Report: New California housing law has done little to encourage building
Once seen as the death knell for single-family neighborhoods in California, a new law meant to create more duplexes has instead done little to encourage construction in some of the largest cities in the state, according to a new report published Wednesday.
Senate Bill 9 was introduced two years ago as a way to help solve California’s severe housing crunch by allowing homeowners to convert their homes into duplexes on a single-family lot or divide the parcel in half to build another duplex for a total of four units. The law went into effect at the start of 2022. The bill received bipartisan support and ignited fierce debate between its backers, who said SB 9 was a much-needed tool to add housing options for middle-income Californians, and critics, who blasted it as a radical one-sizefits-all policy that undermined local government control.
Neither argument has so far proved to be true.
Across 13 cities in the state, SB 9 projects are “limited or non-existent,” according to a new study by the UC Berkeley Terner Center for Housing Innovation.
The report focused on cities considered high-opportunity areas for duplexes because they’ve reported significant increase in the construction of accessory dwelling units — also known as granny flats, casitas or ADUs — in recent years and have available single-family properties for possible divided lots. ADUs are small, free-standing homes most often built in the backyards of existing single-family homes.
The cities include: Anaheim, Bakersfield, Berkeley, Burbank, Danville, Long Beach, Los Angeles, Sacramento, San Diego, San Francisco, San Jose, Santa Maria and Saratoga.
By the end of November, 282 applications had been submitted for SB 9 projects, and only 53 had been approved. Los Angeles tallied the bulk of applications with 211 submitted, according to the report, and had approved 38. San Francisco received 25 applications and had approved four, while San Diego received seven and had approved none. Three cities received one application, and in Bakersfield, Danville and Santa Maria, zero were submitted.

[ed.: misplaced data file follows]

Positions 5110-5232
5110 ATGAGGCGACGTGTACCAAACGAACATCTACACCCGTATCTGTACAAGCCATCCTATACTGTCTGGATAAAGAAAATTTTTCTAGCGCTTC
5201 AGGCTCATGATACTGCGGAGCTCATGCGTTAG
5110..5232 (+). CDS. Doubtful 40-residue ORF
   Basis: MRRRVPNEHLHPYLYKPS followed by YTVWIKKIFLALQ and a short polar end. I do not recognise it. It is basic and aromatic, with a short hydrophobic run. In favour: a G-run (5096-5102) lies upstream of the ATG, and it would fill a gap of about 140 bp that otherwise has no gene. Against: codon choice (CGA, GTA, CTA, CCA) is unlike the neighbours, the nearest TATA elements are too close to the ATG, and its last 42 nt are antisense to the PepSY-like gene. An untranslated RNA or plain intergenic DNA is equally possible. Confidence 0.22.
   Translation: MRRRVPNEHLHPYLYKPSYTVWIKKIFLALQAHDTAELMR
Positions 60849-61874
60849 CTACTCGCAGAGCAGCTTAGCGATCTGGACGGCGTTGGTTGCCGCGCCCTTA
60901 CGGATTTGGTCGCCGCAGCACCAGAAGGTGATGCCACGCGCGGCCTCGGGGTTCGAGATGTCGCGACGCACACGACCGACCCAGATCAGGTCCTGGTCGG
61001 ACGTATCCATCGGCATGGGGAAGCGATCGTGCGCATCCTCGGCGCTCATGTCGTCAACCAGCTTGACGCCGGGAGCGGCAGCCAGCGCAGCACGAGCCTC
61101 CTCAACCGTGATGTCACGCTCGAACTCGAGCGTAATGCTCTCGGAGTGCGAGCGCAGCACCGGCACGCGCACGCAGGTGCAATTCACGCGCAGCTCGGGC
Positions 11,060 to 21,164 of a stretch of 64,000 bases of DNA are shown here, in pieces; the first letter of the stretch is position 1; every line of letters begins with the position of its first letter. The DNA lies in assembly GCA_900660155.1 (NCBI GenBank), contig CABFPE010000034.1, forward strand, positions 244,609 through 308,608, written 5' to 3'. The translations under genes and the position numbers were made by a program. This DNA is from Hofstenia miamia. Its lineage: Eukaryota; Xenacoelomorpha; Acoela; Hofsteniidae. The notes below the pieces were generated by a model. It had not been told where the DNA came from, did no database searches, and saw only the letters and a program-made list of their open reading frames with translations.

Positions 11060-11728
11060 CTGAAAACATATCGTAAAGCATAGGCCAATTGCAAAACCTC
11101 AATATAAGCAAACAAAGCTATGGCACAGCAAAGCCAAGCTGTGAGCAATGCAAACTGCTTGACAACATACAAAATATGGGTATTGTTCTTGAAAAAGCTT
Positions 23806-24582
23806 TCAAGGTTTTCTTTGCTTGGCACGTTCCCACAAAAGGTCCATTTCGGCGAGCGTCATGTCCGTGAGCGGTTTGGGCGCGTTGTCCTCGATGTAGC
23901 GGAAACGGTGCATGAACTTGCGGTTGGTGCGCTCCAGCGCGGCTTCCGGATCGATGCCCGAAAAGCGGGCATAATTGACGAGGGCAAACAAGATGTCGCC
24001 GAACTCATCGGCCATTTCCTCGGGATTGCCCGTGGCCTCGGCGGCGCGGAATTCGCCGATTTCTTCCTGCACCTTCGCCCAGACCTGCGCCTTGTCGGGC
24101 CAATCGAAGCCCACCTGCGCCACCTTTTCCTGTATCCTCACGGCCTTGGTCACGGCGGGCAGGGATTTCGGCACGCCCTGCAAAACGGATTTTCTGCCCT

Applications for dividing lots seem to be even less popular than for building duplexes. Just 100 applications were submitted, the report noted, and 28 had been approved.
David Garcia, Terner Center’s policy director, said the new law is only in its first year of implementation and should be given more time before it’s judged as ineffective. But he added that lawmakers should consider whether SB 9 needs tweaking.
“It doesn’t seem like Senate Bill 9 in its first year has resulted in very meaningful amounts of new housing,” Garcia said. “Pretty much everywhere you look, Senate Bill 9 activity is very marginal. It is nonexistent in some places.”
Homeowners right now have an easier time building an ADU than a duplex, thanks to local and state laws that have eased barriers to construction in recent years, Garcia said. It took multiple rounds of legislation to see productive ADU development, and the same will probably be true for SB 9 projects, he added.
The report suggested cutting fees associated with new development, or adding more uniform standards for SB 9 projects to ensure local governments can’t attach subjective criteria that discourage applications, such as architectural design requirements or stringent landscaping rules. It also proposed revising a mandate that homeowners who split their lots must live in one of the units for at least three years, a key concession lawmakers made to reduce opposition from organizations worried about gentrification.